Video-game publisher Electronic Arts (NASDAQ:EA) had a rough 2018. Headwinds started to build up in the back half of the year, and as they did, EA’s numbers got worse. Sentiment deteriorated and EA stock dropped. Although this was a $150 stock in mid-2018, EA stock closed the year under $80.
2019 has gotten off to a better start. EA stock is up 12% year-to-date, and trading at its highest level since early November. This recent strength has some bulls thinking that fiscal third-quarter numbers — due after the bell today — will be quite good and keep the rally in EA stock alive.
I’m not so sure.
To be clear, I’m bullish on EA stock in the long run. This company has very powerful long-term growth tailwinds, and the stock trades at a relatively depressed valuation, a combination which will eventually spark a big reversal and get the stock back on an winning trajectory.
But, I don’t think the catalyst for that big reversal will be the Q3 earnings report. Instead, I think the earnings report will be more representative of near-term headwinds than of long-term tailwinds, and as such, will leave investors with more questions than answers. If earnings do play out that way, EA stock looks susceptible to pullback, considering its 12% YTD rally.
Overall, I love EA stock long term. But, heading into what could be a weak Q3 report, I don’t think the stock has a favorable setup. As such, investors should continue to exercise patience with this name and avoid getting too optimistic into the print.
The Long-Term EA Stock Bull Thesis Is Compelling
To be sure, EA stock is a long-term winner supported by three robust growth catalysts that are still in their early innings, and a valuation that is reasonable and lends itself to expansion as sentiment improves. Those three robust growth catalysts are:
- Increased digital download adoption and the birth of video-game streaming.
- Continued growth in video game micro-transactions and live services.
- Mainstream emergence and widespread adoption of eSports.
On the digital download side of things, EA has a robust content portfolio with enduring appeal (think franchises like Battlefield, FIFA, Madden, Sims and Star Wars). The enduring appeal of this portfolio means that, regardless of if games are being bought in-store, online or through a streaming service, EA’s games will be purchased. Also of note, EA is arguably the leader in video-game streaming through Project Atlas, and that leadership will prove extremely valuable when video game streaming becomes the norm.
With respect to microtransactions, many of EA’s games lend themselves to these. Titles such as Battlefield and FIFA have plenty of microtransaction opportunities throughout game play, and they are consequently among some of the most profitable games across the entire video game sector.
EA’s titles also lend themselves well to competitive gaming. Already, EA hosts multiple eSports events, including the FIFA eWorld Cup, Madden NFL Championships and NHL Gaming World Championships. EA has also plunged into the mobile eSports world with Command & Conquer: Rivals. Over the next several years, as the whole eSports category gains mainstream exposure, EA’s revenue and profits will explode higher.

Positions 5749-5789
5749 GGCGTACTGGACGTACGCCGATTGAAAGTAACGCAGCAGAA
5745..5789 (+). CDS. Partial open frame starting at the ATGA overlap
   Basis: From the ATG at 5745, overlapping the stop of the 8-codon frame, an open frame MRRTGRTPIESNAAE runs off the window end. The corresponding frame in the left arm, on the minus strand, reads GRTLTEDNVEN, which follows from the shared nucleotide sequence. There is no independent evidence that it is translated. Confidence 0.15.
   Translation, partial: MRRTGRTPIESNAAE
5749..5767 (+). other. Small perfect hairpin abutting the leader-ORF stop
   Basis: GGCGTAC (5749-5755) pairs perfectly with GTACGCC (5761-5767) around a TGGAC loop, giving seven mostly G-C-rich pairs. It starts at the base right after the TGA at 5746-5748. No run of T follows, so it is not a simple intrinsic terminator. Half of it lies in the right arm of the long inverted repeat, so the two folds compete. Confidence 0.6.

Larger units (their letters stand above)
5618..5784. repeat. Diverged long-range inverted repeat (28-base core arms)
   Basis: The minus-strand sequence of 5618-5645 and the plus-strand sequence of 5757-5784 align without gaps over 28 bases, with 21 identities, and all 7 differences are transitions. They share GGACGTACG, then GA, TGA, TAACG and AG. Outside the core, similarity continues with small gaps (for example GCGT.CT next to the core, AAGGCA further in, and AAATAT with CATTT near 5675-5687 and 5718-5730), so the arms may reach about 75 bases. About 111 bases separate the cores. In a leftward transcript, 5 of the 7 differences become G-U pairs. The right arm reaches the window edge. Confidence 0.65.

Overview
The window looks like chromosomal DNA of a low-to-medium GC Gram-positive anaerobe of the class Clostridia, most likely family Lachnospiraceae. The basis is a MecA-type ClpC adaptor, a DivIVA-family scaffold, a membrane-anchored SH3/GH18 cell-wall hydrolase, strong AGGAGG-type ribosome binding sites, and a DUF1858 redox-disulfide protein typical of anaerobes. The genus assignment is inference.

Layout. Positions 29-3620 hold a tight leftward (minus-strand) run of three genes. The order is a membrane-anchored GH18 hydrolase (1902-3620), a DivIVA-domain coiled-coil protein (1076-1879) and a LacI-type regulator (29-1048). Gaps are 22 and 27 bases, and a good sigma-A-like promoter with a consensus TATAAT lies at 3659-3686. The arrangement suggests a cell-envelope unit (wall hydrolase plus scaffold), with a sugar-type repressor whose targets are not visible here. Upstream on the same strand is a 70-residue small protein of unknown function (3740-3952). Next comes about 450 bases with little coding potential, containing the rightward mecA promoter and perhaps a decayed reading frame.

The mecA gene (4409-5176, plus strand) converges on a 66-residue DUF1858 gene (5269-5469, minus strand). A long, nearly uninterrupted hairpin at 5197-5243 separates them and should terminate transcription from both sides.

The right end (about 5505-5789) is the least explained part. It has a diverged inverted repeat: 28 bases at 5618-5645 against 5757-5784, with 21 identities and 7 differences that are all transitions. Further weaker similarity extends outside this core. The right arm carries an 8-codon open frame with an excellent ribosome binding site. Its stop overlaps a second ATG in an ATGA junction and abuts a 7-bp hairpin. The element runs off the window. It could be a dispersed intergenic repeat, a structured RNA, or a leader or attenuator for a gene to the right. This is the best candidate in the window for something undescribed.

Overall, the big-picture fundamentals supporting EA stock remain favorable. Plus, the price is right. Normally, due to the aforementioned big growth catalysts and the company’s high margins, EA stock trades around 25x forward earnings. Today, the forward multiple is below 20. That is about as cheap as you will ever find this stock.
Thus, with EA stock, you have a big-growth company trading at a big discount. That’s a recipe for long term success for buyers at these levels.
Q3 Numbers Will Be Representative of Near Term Headwinds
Expect that EA’s Q3 report will be more representative of the company’s recent struggles, than of its long term strengths. That means the quarterly numbers could disappoint investors betting on a big turnaround here and now. EA stock will likely drop in response, considering it’s up 12% over the past month.
My worries regarding EA’s Q3 earnings report are as follows:
- The company’s headline release in the quarter, Battlefield V, was delayed by a month, and faced stiff competition from Call of Duty: Black Ops 4 and Red Dead Redemption 2.
- The consensus read from analysts is that the company’s other headline release in the quarter, FIFA 19, didn’t engage audiences in the way it was expected to.
- It looks like The Sims 4 Get Famous also didn’t perform up to par. If you look at search interest trends for Battlefield, FIFA, and Sims, it does not look like recent releases drummed up much consumer enthusiasm or excitement.
- Video game sales were weak in November and December. After robust gains throughout most of 2018, November video game sales were flat year-over-year, while December video game sales inched up just 2%.
- In the all important December month, Battlefield V finished behind Call of Duty: Black Ops 4 and Red Dead Redemption 2 in terms of dollar sales.
- Rumors are swirling that ambitious plans for an open-world Star Wars game have been scrapped.
- Due to legal issues, EA recently removed micro-transactions from FIFA 19 in Belgium.
Overall, EA stock has suffered a series of setbacks over the past few months. Those setbacks will likely show up in the Q3 numbers, and potentially even in the Q4 guide. As such, odds are that this won’t be the report which saves the day for EA stock.
Bottom Line on EA Stock
EA stock is a long-term winner going through some near-term struggles. The upcoming Q3 earnings report will likely be more representative of the near term. As such, the report could disappoint investors betting on a huge turnaround here and now.
Nonetheless, given this company’s strong long term growth narrative, any post-earnings weakness in EA stock is an opportunity to buy.
As of this writing, Luke Lango was long EA.